Harry Truman, Leader of the Freeway

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ONE hot June morning in 1953, a retired couple from western Missouri packed their Chrysler New Yorker with 11 suitcases and started driving east. A few hours later, they stopped at a diner in Hannibal, Mo., and ordered fruit plates and iced tea.

“We thought we were getting by big as an unknown traveling couple until we went to the counter to pay the bill,” Harry Truman later wrote of that lunch. “Just as we arose from the table some county judges came in and the incog was off.”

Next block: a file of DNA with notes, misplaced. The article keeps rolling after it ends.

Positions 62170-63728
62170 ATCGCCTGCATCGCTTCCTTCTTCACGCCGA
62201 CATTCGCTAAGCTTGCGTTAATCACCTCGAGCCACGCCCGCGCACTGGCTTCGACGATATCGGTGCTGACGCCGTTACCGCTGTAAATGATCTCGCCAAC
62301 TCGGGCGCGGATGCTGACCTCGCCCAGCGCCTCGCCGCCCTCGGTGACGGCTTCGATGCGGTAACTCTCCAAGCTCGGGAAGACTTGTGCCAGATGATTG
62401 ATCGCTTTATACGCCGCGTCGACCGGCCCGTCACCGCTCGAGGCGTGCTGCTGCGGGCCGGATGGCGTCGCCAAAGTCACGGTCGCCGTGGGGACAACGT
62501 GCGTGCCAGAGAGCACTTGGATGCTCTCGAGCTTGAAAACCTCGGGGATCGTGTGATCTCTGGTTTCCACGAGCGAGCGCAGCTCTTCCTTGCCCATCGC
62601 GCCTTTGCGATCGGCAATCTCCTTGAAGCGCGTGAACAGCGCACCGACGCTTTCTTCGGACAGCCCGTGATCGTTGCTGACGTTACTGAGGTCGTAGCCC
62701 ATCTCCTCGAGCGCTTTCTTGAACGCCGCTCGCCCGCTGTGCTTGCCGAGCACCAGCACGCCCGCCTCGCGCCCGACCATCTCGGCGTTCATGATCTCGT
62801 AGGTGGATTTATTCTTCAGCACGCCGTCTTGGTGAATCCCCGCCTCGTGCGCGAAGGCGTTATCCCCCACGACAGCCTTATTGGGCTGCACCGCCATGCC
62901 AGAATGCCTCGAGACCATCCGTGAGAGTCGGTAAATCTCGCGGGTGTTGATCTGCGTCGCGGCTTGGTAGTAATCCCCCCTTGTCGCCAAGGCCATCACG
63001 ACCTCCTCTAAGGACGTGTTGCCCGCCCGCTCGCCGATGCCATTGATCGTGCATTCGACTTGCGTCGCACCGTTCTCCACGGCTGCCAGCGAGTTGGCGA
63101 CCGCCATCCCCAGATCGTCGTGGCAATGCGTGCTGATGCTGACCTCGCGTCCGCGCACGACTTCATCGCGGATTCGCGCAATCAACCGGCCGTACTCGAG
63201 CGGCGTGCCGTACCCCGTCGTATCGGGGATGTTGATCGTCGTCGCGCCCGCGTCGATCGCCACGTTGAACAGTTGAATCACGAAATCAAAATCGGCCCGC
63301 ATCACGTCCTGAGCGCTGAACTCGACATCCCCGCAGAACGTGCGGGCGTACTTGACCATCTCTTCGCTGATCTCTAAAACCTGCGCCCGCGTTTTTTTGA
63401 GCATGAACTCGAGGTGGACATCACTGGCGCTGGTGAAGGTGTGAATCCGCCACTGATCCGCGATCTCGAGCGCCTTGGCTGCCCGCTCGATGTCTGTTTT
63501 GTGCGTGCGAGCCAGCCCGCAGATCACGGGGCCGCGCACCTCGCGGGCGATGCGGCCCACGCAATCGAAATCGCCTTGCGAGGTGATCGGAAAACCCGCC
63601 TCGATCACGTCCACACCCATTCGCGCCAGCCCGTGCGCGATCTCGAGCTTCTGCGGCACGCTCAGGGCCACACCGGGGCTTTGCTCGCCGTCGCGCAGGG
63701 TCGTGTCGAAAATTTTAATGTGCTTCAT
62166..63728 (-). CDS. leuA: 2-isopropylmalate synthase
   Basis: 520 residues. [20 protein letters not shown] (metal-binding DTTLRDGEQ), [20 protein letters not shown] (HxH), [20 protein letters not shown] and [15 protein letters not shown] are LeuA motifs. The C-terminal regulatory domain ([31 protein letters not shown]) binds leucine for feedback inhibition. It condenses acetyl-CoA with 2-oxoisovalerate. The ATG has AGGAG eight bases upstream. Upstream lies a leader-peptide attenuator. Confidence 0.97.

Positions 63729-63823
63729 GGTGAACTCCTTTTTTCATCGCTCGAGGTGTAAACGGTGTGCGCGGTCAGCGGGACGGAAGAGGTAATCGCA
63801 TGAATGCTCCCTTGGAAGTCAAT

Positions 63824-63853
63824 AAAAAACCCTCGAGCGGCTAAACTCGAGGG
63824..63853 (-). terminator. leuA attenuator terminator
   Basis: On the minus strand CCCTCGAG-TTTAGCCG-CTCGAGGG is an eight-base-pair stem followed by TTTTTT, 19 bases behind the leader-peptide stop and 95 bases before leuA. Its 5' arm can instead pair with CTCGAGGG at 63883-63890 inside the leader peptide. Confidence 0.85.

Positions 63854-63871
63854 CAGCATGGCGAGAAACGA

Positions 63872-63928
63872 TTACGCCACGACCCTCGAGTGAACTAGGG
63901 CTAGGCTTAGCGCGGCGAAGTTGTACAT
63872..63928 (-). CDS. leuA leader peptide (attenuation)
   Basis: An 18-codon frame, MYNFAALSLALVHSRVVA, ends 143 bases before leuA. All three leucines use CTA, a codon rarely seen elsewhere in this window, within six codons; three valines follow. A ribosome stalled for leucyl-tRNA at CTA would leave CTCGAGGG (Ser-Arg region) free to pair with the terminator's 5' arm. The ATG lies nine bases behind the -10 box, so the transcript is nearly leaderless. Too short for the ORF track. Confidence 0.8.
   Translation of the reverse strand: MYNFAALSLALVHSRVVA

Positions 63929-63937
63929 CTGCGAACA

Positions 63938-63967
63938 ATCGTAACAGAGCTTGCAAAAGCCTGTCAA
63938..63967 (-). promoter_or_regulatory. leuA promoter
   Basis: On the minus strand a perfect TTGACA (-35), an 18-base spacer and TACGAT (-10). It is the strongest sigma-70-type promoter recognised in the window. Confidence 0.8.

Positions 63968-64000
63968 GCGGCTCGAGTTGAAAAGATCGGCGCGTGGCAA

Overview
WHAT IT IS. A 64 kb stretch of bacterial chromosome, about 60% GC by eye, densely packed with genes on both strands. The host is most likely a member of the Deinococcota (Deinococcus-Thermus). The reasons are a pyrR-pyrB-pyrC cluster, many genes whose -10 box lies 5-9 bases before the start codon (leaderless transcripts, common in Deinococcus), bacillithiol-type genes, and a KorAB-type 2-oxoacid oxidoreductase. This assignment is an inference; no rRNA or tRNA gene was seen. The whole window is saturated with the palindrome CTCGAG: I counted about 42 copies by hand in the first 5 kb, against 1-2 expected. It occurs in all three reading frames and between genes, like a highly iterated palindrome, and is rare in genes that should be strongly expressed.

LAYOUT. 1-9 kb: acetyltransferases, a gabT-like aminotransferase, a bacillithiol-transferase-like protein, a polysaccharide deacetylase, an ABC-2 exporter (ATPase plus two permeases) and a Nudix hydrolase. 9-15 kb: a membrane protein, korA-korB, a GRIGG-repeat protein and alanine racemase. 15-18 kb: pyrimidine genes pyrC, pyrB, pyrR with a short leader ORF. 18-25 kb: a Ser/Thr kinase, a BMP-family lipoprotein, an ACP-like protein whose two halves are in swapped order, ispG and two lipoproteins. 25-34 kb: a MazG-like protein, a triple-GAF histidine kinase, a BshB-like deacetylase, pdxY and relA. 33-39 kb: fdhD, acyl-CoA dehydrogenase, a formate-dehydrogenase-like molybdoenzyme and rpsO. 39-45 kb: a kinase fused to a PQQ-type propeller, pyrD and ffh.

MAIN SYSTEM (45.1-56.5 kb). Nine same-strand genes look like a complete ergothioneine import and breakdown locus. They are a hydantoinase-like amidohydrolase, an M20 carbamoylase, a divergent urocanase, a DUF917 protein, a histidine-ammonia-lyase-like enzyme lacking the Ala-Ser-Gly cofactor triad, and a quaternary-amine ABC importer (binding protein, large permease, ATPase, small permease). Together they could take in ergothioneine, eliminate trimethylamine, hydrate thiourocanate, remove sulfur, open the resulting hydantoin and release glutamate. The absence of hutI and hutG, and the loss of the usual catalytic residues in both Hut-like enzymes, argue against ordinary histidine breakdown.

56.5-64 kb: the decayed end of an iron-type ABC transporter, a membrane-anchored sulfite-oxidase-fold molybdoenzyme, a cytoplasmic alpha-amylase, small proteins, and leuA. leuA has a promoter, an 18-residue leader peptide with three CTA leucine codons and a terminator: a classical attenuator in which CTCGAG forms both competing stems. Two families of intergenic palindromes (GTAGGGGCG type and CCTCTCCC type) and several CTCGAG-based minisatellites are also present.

What made Truman, less than six months removed from the presidency, believe he could travel incognito in the first place? It’s true that former presidents quickly drop from public consciousness. (Did you know that George W. Bush is preparing to throw the ceremonial first pitch at the Texas Rangers’ home opener? Or that Bill Clinton gave a speech to the European Union Parliament in Brussels last week — in the shadow of President Obama’s celebrated European tour?) But they remain famous, and surrounded by assistants and security agents.

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